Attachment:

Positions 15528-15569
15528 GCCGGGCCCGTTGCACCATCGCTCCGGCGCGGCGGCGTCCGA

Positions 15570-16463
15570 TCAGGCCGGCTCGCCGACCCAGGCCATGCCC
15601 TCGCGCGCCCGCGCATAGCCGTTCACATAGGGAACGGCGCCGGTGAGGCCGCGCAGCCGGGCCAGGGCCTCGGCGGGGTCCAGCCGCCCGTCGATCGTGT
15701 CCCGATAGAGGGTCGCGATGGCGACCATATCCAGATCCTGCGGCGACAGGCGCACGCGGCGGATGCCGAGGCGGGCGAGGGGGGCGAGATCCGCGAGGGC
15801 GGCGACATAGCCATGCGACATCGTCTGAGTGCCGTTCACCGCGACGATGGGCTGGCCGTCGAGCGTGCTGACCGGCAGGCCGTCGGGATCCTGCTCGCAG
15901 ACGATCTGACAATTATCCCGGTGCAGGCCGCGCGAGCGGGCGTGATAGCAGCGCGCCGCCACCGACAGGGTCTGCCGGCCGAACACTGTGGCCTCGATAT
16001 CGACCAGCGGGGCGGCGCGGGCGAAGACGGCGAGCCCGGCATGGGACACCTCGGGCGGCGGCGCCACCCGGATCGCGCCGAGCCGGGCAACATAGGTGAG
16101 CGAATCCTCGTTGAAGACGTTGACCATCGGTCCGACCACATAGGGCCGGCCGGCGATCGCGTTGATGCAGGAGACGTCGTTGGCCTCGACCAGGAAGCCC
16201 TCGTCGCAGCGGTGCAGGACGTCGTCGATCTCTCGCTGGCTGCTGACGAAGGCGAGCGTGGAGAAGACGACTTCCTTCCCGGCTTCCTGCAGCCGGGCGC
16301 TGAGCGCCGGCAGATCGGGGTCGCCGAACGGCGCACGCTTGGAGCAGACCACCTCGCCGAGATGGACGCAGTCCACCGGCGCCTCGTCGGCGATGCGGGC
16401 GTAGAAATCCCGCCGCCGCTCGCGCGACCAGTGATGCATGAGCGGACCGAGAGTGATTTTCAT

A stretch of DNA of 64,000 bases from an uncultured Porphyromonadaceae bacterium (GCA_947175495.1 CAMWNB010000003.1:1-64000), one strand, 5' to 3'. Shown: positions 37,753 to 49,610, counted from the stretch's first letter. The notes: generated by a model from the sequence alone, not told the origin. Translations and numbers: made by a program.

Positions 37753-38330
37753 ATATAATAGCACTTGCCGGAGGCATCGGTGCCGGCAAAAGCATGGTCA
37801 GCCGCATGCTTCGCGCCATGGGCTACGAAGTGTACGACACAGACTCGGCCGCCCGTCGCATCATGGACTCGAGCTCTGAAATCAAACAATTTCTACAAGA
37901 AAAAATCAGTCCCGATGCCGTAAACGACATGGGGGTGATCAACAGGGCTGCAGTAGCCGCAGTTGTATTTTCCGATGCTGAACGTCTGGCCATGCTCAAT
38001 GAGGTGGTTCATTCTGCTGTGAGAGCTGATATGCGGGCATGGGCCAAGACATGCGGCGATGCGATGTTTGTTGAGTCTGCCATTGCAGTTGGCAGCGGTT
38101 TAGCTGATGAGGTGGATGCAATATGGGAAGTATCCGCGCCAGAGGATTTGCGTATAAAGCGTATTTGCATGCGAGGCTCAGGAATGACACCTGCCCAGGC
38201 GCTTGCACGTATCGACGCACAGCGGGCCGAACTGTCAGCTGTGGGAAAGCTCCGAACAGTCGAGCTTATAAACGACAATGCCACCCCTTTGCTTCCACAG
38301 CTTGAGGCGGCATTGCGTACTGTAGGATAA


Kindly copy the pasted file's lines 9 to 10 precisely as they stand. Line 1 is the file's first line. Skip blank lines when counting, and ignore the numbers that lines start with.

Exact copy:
16001 CGACCAGCGGGGCGGCGCGGGCGAAGACGGCGAGCCCGGCATGGGACACCTCGGGCGGCGGCGCCACCCGGATCGCGCCGAGCCGGGCAACATAGGTGAG
16101 CGAATCCTCGTTGAAGACGTTGACCATCGGTCCGACCACATAGGGCCGGCCGGCGATCGCGTTGATGCAGGAGACGTCGTTGGCCTCGACCAGGAAGCCC